Engineering a Better System

Growing Midwestern community lays the groundwork for water infrastructure expansion and improvement

Engineering a Better System

Nick Borns, principal engineer for water at the City of Sioux Falls, South Dakota, stands with a work crew behind him on a job site in Sioux Falls. (Photography by Jay Pickthorn)

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Sioux Falls sits in the southeast corner of South Dakota. The Big Sioux River flows through the city, giving the city its name and giving residents a picturesque park setting where the water cascades down a series of rocky outcrops on its way south to a rendezvous with the Missouri River.

The water Nick Borns works with every day doesn’t have the eye appeal of the city’s waterfalls but as long as the water flows through the city’s water mains without undue leakage and arrives at faucets on demand, Borns is satisfied. The utility of water can be beautiful, too.

Borns is Sioux Falls’ principal engineer for water. As such, he is responsible for developing and executing the capital program for the city’s water treatment plant and distribution system. He and his team have been busy during the eight years since he moved from consulting with the city water department to helping lead it.

“When I was on the consulting side, I worked on several water main replacement projects,” he says. “That piqued my interest, and I made the move to the city.” The pipe replacement work continues to be a “pet project” of Borns, but his interests range way beyond laying new line. “My team is doing a really good job of looking for new technology and being creative in ways that we can better our utility.”

There is plenty of evidence to support that assertion.

Local sources

Sioux Falls is the largest city in the state and it continues to grow. In 2010, the census showed a population of 154,000 but since then the population has swelled by more than 50,000 and the growth is expected to continue. Some financial and health institutions have a large presence in the economy, augmenting a traditional manufacturing base.

Several college and technical school campuses are situated around the city. The arts culture is burgeoning, with a blues festival, Native American arts market, an arts and science pavilion, and the mayor’s office handing out annual literary and music awards. Plus free public concerts and programs showcase music and art on the banks of the Big Sioux River.

For all of these reasons, the city needs a dependable water supply and distribution system. The water department and city leaders are in step with that mission. “It is no secret to the mayor and city council that our infrastructure needs are extremely important because of the growth we are experiencing,” Borns says.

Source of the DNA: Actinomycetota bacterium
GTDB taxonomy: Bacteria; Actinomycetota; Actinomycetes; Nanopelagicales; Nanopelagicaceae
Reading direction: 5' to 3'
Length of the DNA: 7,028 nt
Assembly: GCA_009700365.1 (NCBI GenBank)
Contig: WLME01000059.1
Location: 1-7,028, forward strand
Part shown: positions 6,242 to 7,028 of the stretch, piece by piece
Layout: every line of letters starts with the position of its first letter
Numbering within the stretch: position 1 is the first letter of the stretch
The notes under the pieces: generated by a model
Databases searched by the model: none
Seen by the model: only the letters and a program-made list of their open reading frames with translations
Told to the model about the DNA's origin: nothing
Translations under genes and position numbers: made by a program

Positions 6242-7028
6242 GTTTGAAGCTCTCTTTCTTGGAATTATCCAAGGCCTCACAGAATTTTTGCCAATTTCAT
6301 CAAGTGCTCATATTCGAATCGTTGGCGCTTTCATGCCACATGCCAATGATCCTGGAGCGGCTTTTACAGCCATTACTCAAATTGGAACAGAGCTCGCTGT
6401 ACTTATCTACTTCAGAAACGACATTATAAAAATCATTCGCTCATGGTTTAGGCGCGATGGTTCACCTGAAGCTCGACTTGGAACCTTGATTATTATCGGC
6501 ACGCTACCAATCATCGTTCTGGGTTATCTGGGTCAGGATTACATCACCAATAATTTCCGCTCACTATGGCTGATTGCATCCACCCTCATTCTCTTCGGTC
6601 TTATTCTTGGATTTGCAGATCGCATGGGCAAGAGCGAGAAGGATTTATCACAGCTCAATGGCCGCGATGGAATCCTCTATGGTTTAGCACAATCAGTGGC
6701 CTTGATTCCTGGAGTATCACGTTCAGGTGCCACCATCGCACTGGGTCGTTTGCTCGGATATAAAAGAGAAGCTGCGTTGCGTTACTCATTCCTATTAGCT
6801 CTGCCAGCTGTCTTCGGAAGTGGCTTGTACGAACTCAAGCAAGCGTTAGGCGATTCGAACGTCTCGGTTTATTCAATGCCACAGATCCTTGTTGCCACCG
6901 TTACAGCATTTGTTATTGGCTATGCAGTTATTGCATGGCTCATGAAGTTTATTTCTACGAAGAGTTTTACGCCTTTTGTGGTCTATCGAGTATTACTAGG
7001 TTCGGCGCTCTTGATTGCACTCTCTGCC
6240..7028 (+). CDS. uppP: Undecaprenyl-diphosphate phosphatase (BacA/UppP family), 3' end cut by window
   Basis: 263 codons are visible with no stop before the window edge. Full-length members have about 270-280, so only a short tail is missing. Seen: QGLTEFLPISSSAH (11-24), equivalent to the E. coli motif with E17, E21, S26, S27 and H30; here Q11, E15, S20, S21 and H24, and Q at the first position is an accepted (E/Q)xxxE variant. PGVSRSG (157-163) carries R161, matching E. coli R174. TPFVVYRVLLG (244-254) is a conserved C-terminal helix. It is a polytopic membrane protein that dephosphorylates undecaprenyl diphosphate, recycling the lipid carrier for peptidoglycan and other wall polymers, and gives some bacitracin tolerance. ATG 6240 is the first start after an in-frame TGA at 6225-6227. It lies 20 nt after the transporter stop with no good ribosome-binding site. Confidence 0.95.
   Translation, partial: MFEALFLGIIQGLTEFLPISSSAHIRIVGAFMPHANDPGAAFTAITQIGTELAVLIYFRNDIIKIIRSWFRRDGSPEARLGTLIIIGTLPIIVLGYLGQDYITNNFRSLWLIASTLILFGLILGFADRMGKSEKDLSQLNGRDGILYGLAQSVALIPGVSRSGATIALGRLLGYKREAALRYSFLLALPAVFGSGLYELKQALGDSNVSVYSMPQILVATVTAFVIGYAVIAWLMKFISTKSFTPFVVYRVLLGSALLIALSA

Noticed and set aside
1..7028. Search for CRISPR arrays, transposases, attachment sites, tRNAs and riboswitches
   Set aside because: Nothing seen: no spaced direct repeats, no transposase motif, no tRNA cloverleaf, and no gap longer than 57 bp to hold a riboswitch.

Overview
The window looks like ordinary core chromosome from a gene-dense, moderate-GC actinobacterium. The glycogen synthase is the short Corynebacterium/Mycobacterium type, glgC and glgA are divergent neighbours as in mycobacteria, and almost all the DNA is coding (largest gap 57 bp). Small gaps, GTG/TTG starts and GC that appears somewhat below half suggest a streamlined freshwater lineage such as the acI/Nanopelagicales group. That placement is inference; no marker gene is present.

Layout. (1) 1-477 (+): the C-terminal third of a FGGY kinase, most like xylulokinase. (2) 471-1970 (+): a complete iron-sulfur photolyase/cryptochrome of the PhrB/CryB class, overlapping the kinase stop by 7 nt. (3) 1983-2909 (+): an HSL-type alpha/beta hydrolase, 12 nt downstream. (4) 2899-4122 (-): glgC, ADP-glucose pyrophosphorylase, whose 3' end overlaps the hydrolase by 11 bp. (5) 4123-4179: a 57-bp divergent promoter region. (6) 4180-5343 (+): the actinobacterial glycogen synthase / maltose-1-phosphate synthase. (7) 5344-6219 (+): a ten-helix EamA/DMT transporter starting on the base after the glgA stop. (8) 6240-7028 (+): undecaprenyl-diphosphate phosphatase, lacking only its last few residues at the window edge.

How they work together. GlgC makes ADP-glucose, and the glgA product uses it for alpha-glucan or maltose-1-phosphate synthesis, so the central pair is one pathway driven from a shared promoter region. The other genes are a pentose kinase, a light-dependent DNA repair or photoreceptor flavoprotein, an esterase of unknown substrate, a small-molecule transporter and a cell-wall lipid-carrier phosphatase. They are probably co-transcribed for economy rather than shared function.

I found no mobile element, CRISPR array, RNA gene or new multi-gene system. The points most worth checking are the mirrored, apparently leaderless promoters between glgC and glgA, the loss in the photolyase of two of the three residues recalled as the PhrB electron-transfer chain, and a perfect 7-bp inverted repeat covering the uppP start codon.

Forty-five wells pull water for the city from a pair of aquifers underlying the region, one of which is the delightfully named Skunk Creek Aquifer. The wells account for about 40% of water distributed across the system, with the river directly contributing just 3%. The river is key to recharging the aquifers, however, so it is an overall critical component.

Obviously, both ground and surface water are dependent upon precipitation, and Sioux Falls on average receives some 45 inches of snow and 27 inches of rain annually. About half of South Dakota, however, is currently experiencing severe or extreme drought conditions, according to a national drought tracking agency. That tends to focus the minds of those responsible for water supplies.

Under such conditions, Sioux Falls is in good shape only because it connected a decade ago to the Lewis & Clark Regional Water System, a 20-member organization that supplies water to communities in South Dakota, Iowa and Minnesota. More than half of the city’s water supply flows in from two connections to the regional supplier. “We are fortunate we have the local water sources and also the Lewis & Clark Water System,” says Borns, perhaps understating the matter.

Data acquisition

When Borns, a South Dakota native, began work in the city, he quickly understood that the existing system of tracking water flow was not reliable. The engineer was loath to rely on existing data to determine where new distribution lines would be installed, especially since the city was about to undertake an expansive master plan.

So, his team launched a six-month water model calibration in search of accurate data. It entailed a hundred hydrant flow tests, pressure monitors and analysis of the water leaving the water plant. “We found some areas in which tests didn’t follow the modeling. We found closed valves that we didn’t realize were closed,” Borns says of the investigation.

The completed calibration gave the city hard information upon which decisions could be made about proper sizing of infrastructure, how to most effectively troubleshoot future flow problems and other management issues. “It was a long project, but a very critical one to appropriately master plan.”

Analysis of water sourcing also was extensive — that is, gauging the depths of city-serving aquifers, and determining how quickly water travels in the underground pools from one area to another area. “The aquifer research, field testing and modeling were critical to obtaining reliable source water data. Completing those tasks allowed us to jump into the city’s master plan.”